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Re: Calling octave from within an external program

From: John W. Eaton
Subject: Re: Calling octave from within an external program
Date: Tue, 8 Feb 2000 02:42:33 -0600 (CST)

On  8-Feb-2000, Steven G. Johnson <address@hidden> wrote:

| > Maybe i just haven't looked at the right places but i'd like to call
| > some of the octave functions from C/C++ programs i have written.  I can
| > do this in matlab using their math libraries.  Does octave have an
| > equivalent.  If not, how would i do this?
| I don't think Octave is designed for this (if it exists, that functionality
| is not documented).

You are right that it is not really documented, but it would not be
impossible to compile all of Octave except the main program into a
set of libraries (this is already done, is the main program)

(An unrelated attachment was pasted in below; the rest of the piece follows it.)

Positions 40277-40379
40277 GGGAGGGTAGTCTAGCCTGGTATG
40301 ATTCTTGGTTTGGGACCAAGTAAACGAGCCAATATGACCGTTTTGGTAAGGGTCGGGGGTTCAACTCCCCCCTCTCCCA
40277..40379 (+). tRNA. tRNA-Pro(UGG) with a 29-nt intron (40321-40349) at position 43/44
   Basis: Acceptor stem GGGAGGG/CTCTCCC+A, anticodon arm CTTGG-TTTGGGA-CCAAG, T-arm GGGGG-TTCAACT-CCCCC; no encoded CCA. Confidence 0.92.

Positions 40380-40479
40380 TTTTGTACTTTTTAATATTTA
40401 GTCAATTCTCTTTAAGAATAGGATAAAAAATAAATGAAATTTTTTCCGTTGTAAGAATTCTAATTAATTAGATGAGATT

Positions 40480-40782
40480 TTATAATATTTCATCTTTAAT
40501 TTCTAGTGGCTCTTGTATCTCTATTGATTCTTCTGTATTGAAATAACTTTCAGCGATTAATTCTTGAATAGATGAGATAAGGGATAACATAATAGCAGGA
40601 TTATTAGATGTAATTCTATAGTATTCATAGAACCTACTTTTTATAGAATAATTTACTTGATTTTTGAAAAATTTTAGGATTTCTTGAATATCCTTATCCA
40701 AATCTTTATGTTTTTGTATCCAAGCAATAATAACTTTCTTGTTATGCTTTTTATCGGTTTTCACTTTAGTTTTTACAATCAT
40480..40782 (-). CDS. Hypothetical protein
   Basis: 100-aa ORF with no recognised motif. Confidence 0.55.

and then write a program that calls eval() or feval() from the library
to execute arbitrary Octave code.  I haven't actually tried doing this
myself, except with the main program for the Octave interpreter that
is defined in

| If you just want to use the matrix operations
| (multiply, invert, eigenvalues, etcetera), you might consider directly
| calling the same (free) libraries that Octave uses to implement its
| operations: BLAS and LAPACK.  See for more info.

I find some advantage to having the C++ classes instead of calling
Lapack (for example) directly.  To me, something like

  Matrix A;

  // initialize elements of A somehow...

  SVD svd_of_A (A);

  cout << "U: " << svd_of_A.left_singular_matrix ();


is much simpler than the corresponding Fortran, which involves setting
up a workspace array of the right size, and calling a function
(dgesvd) that takes 14 parameters.


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